The folks from Polygon followed us around for a while, and put together their various findings into this huge making of Tearaway article. It’s a story about the history of the game, and how it grew from the splendidly weird thing that it used to be, to the splendidly weird thing it is today!
Crowle, using his ability for describing things simply, summarizes Tearaway’s development in three acts.
Act 1, he says, was a mix between a dungeon crawler where players attack enemies and loot their remains, and the classic arcade game Qix where players cut out sections of the floor. In practice, that meant players used their fingers to cut out Sandpit’s ground, with Vita’s camera showing a real world video feed below it. So players would cut out the ground around an enemy, and the enemy would “fall out of the game,” at which point players would “unlock” them and be able to make them in papercraft form outside the game.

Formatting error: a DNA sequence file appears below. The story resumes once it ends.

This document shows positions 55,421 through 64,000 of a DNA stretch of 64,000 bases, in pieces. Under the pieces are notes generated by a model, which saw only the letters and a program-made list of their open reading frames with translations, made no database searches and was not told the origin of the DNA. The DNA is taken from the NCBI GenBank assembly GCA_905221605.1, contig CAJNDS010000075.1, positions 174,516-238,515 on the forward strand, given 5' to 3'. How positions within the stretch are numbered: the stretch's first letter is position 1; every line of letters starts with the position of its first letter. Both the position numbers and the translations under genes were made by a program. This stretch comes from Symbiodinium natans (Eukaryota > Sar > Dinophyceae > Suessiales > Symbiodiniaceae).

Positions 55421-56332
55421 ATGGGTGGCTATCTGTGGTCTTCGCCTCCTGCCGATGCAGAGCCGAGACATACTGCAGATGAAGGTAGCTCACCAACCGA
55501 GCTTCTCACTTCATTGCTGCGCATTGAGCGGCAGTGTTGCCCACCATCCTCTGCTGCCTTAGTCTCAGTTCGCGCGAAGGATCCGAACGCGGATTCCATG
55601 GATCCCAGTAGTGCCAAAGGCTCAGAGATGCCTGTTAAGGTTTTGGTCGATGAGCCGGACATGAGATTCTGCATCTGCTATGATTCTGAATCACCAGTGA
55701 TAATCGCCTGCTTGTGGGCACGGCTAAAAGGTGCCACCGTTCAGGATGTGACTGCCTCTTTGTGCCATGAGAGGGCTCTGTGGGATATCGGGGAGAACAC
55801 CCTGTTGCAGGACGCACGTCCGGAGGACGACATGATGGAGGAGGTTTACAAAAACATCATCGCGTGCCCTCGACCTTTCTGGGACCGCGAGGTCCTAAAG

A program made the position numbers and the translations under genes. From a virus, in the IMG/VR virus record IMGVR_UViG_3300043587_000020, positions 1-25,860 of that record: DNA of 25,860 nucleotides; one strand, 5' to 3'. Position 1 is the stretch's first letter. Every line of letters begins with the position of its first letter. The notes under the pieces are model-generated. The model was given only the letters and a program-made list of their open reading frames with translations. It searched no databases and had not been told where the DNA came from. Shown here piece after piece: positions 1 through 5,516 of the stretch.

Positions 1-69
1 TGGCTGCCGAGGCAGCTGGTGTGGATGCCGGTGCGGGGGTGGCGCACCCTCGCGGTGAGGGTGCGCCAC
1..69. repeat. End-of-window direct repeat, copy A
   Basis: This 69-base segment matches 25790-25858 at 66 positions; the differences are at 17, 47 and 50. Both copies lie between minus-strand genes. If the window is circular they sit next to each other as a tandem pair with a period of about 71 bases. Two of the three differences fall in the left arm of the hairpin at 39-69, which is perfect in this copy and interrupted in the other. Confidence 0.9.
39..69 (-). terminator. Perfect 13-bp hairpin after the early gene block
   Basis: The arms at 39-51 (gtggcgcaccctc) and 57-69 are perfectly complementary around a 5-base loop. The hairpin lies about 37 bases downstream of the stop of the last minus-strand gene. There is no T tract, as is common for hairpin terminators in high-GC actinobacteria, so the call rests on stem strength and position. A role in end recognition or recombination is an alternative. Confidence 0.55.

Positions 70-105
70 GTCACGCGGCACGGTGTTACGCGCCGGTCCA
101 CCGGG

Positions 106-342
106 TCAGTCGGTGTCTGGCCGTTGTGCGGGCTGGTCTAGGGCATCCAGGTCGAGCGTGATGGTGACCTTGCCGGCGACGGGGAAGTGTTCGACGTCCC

The project’s second act, says Crowle, came with two big ideas: The team added a character in the world who could run around the player’s fingertips, and gave the game a new open world role-playing structure. For much of this period, the game took on the name “Uncovery.”
Crowle, always looking for visual ways to explain things, wrote and animated a comic book showing how it would work. An “adventurer” with a boxy look and a camera around his neck would explore the world, find animals to ride, take photographs of the world and earn experience by snapping shots of specific items.
Read the full article over on Polygon